More than this, a bookkeeper can help you in areas of financial management such as job costing, and budgeting. Budgeting for fixed costs is relatively easy because they always fall into a predictable range. In terms of budgeting, the bookkeeper’s real value lies in budget variance. When your budget forecast and your actual expenses and income are at odds, your bookkeeper can analyse variances and help to explain how and why they occurred. Identifying the causes will help you to make the necessary changes and so increase profitability.
Unless you have a very large company, a bookkeeper or accountant will not be needed every day, so it does not make financial sense for most small to medium businesses to employ a bookkeeper on a permanent basis. The solution is to outsource this work.
You can save a lot of money by contacting your bookkeeper when needed. This may be once a month, or quarterly, depending on the size, structure and complexity of your business. Your bookkeeper will help you with items such as monthly, quarterly or annual profit and loss reporting, general ledger and GST reconciliation, payroll, balance sheet reporting, and accounts payable and receivable.
This way you enjoy the benefits of having a qualified professional with the appropriate expertise do your books without the expense of employing them on a permanent basis. They are up-to-date with the latest tax laws and will ensure your business complies with all the requirements of the ATO.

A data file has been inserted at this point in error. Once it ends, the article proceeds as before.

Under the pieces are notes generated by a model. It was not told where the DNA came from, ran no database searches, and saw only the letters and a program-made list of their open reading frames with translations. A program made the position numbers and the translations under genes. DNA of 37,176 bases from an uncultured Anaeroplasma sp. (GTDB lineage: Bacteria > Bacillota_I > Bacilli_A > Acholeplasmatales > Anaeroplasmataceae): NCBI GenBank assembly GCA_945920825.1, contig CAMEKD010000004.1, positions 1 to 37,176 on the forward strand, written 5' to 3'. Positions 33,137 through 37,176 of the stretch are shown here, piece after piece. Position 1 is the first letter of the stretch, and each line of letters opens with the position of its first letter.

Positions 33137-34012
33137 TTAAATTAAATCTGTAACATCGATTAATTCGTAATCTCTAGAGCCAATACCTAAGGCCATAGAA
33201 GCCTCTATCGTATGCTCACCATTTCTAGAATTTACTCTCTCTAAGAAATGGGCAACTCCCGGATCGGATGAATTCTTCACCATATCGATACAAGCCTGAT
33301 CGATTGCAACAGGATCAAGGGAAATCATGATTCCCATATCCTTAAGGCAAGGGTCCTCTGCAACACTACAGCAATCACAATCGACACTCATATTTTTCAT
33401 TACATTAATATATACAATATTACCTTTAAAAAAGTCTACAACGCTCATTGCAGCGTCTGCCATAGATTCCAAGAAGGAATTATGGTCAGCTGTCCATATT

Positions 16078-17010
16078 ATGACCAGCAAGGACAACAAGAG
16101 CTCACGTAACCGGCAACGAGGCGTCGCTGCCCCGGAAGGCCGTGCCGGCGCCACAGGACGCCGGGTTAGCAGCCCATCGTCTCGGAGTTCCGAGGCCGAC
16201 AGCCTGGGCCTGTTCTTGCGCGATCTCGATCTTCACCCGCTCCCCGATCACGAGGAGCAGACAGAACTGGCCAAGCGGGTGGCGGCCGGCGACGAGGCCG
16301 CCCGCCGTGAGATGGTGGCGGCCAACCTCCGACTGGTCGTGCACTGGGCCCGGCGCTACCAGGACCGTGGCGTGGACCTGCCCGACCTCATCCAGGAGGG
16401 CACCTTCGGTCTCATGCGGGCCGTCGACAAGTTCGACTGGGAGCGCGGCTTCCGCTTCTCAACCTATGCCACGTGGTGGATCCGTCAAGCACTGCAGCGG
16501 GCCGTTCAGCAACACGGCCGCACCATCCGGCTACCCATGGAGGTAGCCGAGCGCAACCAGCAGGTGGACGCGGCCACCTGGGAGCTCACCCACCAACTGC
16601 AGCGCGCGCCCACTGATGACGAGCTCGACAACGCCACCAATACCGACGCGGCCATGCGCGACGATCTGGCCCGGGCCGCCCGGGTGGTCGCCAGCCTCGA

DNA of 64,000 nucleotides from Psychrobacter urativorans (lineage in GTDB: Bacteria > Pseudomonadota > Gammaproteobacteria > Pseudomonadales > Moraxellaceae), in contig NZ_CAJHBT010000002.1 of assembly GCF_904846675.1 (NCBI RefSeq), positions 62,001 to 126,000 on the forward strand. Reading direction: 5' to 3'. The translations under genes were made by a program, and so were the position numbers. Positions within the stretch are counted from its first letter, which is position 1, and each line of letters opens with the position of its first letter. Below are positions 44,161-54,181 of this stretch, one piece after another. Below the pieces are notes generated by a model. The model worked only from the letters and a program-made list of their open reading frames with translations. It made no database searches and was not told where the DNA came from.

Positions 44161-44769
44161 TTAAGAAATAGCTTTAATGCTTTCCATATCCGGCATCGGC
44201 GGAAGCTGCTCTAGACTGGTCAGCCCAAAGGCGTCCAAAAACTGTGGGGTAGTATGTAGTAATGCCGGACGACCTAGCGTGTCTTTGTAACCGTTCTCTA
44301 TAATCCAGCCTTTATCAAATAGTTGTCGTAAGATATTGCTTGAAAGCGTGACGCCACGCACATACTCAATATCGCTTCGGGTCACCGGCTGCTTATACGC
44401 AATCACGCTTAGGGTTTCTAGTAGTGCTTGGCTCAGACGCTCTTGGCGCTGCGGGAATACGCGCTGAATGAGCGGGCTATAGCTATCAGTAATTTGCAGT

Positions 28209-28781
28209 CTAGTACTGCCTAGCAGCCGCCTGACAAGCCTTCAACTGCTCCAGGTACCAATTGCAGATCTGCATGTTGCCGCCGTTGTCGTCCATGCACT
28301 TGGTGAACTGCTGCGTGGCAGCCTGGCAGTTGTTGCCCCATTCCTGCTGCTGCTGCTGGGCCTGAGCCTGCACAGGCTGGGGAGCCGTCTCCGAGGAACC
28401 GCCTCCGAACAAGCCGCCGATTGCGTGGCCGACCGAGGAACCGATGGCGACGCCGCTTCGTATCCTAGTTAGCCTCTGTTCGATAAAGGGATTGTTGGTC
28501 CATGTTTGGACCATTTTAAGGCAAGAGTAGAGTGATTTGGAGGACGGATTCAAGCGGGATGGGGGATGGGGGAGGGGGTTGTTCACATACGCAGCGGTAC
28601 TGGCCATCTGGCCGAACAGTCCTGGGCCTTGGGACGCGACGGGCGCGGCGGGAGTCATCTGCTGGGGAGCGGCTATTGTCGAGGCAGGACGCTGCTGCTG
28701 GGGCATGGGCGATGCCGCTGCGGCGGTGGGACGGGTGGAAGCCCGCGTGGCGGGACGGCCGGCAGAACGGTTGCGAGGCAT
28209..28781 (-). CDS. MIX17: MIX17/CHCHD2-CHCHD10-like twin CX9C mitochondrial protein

Continued Evaluation and Review of Business Practices
It is easy for small and medium businesses owners to become a little complacent in some areas when running a business. Most time and effort are focused on the day to day running of the business. Without proper financial management, business owners may not be able to identify the exact causes of reduced profit margins and may simply put it down to being a natural shortcoming of their type of business. In such cases, they have been losing money unnecessarily.
However, as a result of the 2020 pandemic, many businesses have had to examine their businesses in detail and even re-think how they do business. They have been forced to carefully evaluate what old practices still work and which ones don’t. People have had to be creative and innovative in adapting their business in order to survive.
While this has been relatively easy for a few, for most people it is difficult to see exactly how to do this. This is another area where a bookkeeper can help you. Your bookkeeper understands where and how your income comes from and what expenses you have. They can also see how your business changes over time and how it is coping with the changes going on around it. What was successful last year may not be successful this year or the next. By analysing your figures, your bookkeeper may alert you to changes, both positive and negative, before you have even noticed them. Providing you with this insight, allows you to navigate ahead and keep your business relevant and profitable.